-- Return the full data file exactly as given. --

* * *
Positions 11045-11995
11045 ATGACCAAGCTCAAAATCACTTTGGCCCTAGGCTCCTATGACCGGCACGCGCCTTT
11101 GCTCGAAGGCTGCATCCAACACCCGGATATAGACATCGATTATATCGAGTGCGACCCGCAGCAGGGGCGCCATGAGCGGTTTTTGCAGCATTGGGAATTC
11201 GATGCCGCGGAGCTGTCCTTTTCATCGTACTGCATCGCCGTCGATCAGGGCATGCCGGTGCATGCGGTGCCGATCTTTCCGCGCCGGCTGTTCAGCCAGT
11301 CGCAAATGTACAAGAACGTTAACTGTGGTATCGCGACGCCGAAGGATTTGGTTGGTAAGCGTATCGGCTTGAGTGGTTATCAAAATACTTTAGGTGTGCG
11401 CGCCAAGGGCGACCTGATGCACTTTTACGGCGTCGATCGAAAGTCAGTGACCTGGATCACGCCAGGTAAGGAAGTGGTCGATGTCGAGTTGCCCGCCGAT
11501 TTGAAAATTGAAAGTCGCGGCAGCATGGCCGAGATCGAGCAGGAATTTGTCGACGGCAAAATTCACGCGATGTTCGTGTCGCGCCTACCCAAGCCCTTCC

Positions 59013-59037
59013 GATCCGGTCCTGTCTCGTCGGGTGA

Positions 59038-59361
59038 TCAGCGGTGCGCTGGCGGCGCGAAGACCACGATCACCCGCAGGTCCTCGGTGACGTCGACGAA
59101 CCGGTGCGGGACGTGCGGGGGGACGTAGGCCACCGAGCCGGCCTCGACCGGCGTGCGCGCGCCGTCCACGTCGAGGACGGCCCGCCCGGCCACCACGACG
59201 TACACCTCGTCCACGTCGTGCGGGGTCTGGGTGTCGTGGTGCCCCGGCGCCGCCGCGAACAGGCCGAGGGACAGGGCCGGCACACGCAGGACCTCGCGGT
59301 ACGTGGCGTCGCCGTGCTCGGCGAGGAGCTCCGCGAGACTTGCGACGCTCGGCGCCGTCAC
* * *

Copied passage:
Positions 11045-11995
11045 ATGACCAAGCTCAAAATCACTTTGGCCCTAGGCTCCTATGACCGGCACGCGCCTTT
11101 GCTCGAAGGCTGCATCCAACACCCGGATATAGACATCGATTATATCGAGTGCGACCCGCAGCAGGGGCGCCATGAGCGGTTTTTGCAGCATTGGGAATTC
11201 GATGCCGCGGAGCTGTCCTTTTCATCGTACTGCATCGCCGTCGATCAGGGCATGCCGGTGCATGCGGTGCCGATCTTTCCGCGCCGGCTGTTCAGCCAGT
11301 CGCAAATGTACAAGAACGTTAACTGTGGTATCGCGACGCCGAAGGATTTGGTTGGTAAGCGTATCGGCTTGAGTGGTTATCAAAATACTTTAGGTGTGCG
11401 CGCCAAGGGCGACCTGATGCACTTTTACGGCGTCGATCGAAAGTCAGTGACCTGGATCACGCCAGGTAAGGAAGTGGTCGATGTCGAGTTGCCCGCCGAT
11501 TTGAAAATTGAAAGTCGCGGCAGCATGGCCGAGATCGAGCAGGAATTTGTCGACGGCAAAATTCACGCGATGTTCGTGTCGCGCCTACCCAAGCCCTTCC

Positions 59013-59037
59013 GATCCGGTCCTGTCTCGTCGGGTGA

Positions 59038-59361
59038 TCAGCGGTGCGCTGGCGGCGCGAAGACCACGATCACCCGCAGGTCCTCGGTGACGTCGACGAA
59101 CCGGTGCGGGACGTGCGGGGGGACGTAGGCCACCGAGCCGGCCTCGACCGGCGTGCGCGCGCCGTCCACGTCGAGGACGGCCCGCCCGGCCACCACGACG
59201 TACACCTCGTCCACGTCGTGCGGGGTCTGGGTGTCGTGGTGCCCCGGCGCCGCCGCGAACAGGCCGAGGGACAGGGCCGGCACACGCAGGACCTCGCGGT
59301 ACGTGGCGTCGCCGTGCTCGGCGAGGAGCTCCGCGAGACTTGCGACGCTCGGCGCCGTCAC